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and stretching to al-Andalus. Their con-

quests took them from the southern

edge of the Sahara (northern fringe of

Mauritania) to the northern reaches of

Algeria and Tunisia. This empire’s influ-

ence, unifying for the first time the

western Islamic world, was felt as far as

the Near East. Musée du Louvre,



through January 19.

The Everyday—The Luxurious—The


Jewelry in Ancient Egypt

presents selected pieces of jewelry,

pectorals and amulets, as well as scar-

abs, from various periods in Egyptian

history. The exhibition provides an over-

view of each of the different types of

jewelry, explains their production and

features excellent examples of silver-

work. Spread over several separate

vitrines, the display explains the impor-

tance of jewelry in everyday life, as lux-

ury objects and as protective amulets.

Many of the exhibits from Berlin’s Ägyp-

tisches Museum collection have never

gone on public display before. Neues



, through January 25.

Imran Qureshi:

Deutsche Bank’s “Artist

of the Year“

comprises miniature paint-

ings and site-specific installations. The

exhibition is Qureshi’s first major presen-

tation in the


. Born in 1972 in Pakistan,

Qureshi studied in Lahore at the National

College of Arts with a major in minia-

ture painting—a traditional discipline he

teaches there today. Considered one of

the most important contemporary artists



Into India:

South Asian Paintings from the San Diego Museum

of Art

uses miniatures to explore art produced by Persian,

Central Asian and European leaders and merchants who set-

tled in India from the 12th to 19th centuries. The exhibition

presents more than a hundred illuminations of Buddhist, Jain

and Hindu manuscripts that illustrate sacred Indian texts,

books of Persian poetry and albums documenting the life of

the glittering Mughal court or the indigenous flora and fauna,

revealing the remarkable ability of Indian artists to adapt their

styles to satisfy the taste of the foreigners who dominated

India while maintaining a specifically Indian quality. Musée

national des beaux-arts du


, through January 18.

Roads of Arabia:

Archaeology and History of the Kingdom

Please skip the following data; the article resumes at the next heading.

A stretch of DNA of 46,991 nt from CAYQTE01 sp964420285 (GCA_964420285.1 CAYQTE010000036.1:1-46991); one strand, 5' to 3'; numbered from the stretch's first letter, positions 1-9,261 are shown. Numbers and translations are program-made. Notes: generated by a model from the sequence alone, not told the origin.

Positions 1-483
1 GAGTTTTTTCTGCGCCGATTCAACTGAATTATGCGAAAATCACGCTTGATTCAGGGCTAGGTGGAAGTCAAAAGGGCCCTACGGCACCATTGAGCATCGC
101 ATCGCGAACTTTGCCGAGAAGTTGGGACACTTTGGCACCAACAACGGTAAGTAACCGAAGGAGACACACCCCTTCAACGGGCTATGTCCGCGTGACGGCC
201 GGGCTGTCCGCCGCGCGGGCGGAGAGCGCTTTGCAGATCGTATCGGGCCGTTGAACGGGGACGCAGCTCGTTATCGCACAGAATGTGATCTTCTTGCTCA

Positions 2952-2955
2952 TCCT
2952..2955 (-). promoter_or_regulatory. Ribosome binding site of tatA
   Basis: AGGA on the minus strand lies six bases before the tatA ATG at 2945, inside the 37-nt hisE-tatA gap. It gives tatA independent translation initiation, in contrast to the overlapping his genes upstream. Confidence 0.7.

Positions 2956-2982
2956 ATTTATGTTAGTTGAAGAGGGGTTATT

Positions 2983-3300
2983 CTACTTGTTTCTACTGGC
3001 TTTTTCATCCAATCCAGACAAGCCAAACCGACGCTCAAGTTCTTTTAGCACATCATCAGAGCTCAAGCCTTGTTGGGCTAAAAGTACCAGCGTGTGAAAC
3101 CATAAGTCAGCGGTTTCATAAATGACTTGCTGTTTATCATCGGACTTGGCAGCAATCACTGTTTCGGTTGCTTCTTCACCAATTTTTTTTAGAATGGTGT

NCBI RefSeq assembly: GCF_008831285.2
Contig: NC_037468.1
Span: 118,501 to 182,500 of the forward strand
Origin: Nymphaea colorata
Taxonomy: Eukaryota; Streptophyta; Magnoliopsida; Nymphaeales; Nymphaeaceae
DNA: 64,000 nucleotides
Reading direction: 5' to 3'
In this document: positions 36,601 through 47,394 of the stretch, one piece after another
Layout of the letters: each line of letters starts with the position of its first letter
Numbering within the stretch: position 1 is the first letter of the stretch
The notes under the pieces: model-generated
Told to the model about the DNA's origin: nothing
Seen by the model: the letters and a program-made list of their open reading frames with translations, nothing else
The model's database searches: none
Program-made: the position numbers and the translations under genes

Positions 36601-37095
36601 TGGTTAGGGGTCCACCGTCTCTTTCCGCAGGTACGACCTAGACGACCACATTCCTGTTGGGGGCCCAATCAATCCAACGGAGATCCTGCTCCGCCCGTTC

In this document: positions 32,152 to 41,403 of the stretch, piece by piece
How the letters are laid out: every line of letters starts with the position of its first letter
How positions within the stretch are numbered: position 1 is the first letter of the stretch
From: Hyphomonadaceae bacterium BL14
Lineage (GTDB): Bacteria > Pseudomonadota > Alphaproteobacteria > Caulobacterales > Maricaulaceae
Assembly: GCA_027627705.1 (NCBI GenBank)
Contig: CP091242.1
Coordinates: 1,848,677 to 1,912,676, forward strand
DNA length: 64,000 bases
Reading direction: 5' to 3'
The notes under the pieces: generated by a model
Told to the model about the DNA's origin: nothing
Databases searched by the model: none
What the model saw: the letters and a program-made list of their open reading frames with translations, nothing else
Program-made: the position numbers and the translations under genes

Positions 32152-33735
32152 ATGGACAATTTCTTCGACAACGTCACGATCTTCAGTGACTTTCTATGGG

of Saudi Arabia

is an eye-opening look at the largely unknown

ancient past of the Kingdom of Saudi Arabia, drawing on

recently discovered archeological material never before seen in



. “Roads of Arabia” features objects excavated from sev-

eral sites throughout the Arabian Peninsula, tracing the impact

of ancient trade routes and pilgrimage roads stretching from

Yemen in the south to Iraq, Syria and Mediterranean cultures in

the north. Elegant alabaster bowls and fragile glassware, heavy

gold earrings and Hellenistic bronze statues testify to a lively

mercantile and cultural interchange among distant civilizations.

Asian Art Museum,

San Francisco

, through January 18.

The Future of Fashion Is Now

takes the visitor on a trip

around the most innovative fashion from all over the world,

with works by such designers as Hussein Chalayan (Cyprus),

Viktor&Rolf (the Netherlands) and Rejina Pyo (Korea). The

exhibition examines the critical stance that young fashion

designers worldwide are adopting with regard to “the fash-

ion system” and the role of clothes in contemporary soci-

ety. Designers with non-western backgrounds and from

countries bordering Europe, where until recently there was

little or no tradition of fashion, are actively seeking to trans-

form the fashion system. The exhibition is the sequel to the

successful show “The Art of Fashion”

staged in Rotterdam in 2009. Museum

Boijmans Van Beuningen,



through January 18.

The Garden of Ideas:


Art from Pakistan

. Created for plea-

sure, spiritual reflection and esthetic

contemplation, gardens have held

many meanings. Beyond their beauty,

they represent the human impulse to

organize, contain and collect the nat-

ural world. Without cultivation, a gar-

den would cease to exist. Similarly,

without cultivation of the mind and the

soul, it is believed a society cannot pro-

gress. “To dwell is to garden,” wrote

the German philosopher Martin Hei-

degger, reminding us of the central role

of culture as part of our existence. The

exhibit brings together the work of six

internationally acclaimed Pakistani art-

ists whose creations play with, ques-

tion and interrogate the timeless theme

of the garden. Several pieces have been

made in direct response to works in

the Aga Khan Museum’s collection and

to the museum’s own reinterpretation

of an Islamic garden (

chahar bagh

) as

designed by Vladimir Djurovic. Aga Khan



, through January 18.

Medieval Morocco:

An Empire from

Africa to Spain.

From the 11th to

the 15th centuries, a succession of

dynasties—Almoravid, Almohad and

Marinid—fashioned a political and civ-

ilizational space centered on Morocco

La Vie Est Une Légende E.Cité—Almaty/Kazakhstan:

Despite a complex political situation, Kazakhstan has never ceased to nurture intense artistic activity.

This project aims to show the diversity and relevance of 10 Kazakh artists’ present-day work through

sculpture, photography, video and installations. The works, not previously exhibited in France, bring

together in a single room common themes of Kazakhstan’s history, including Saïd Atabekov’s “Shroud

of Genghis Khan” and Yerbossyn Meldibekov’s “Distorted Busts of Lenin,” and popular culture,

including “The Bazaar,” recreated by Elena and Viktor Vorobyev and “The Extraordinary Textiles,”

in Almagul Menlibayeva’s photographs,


. Musée d’Art Moderne et Contemporain,



through March 8.



a native of


blends the



of Central

Asia with

a critique

of official


politics in

work like

“My Silk

Road to

You” (2011).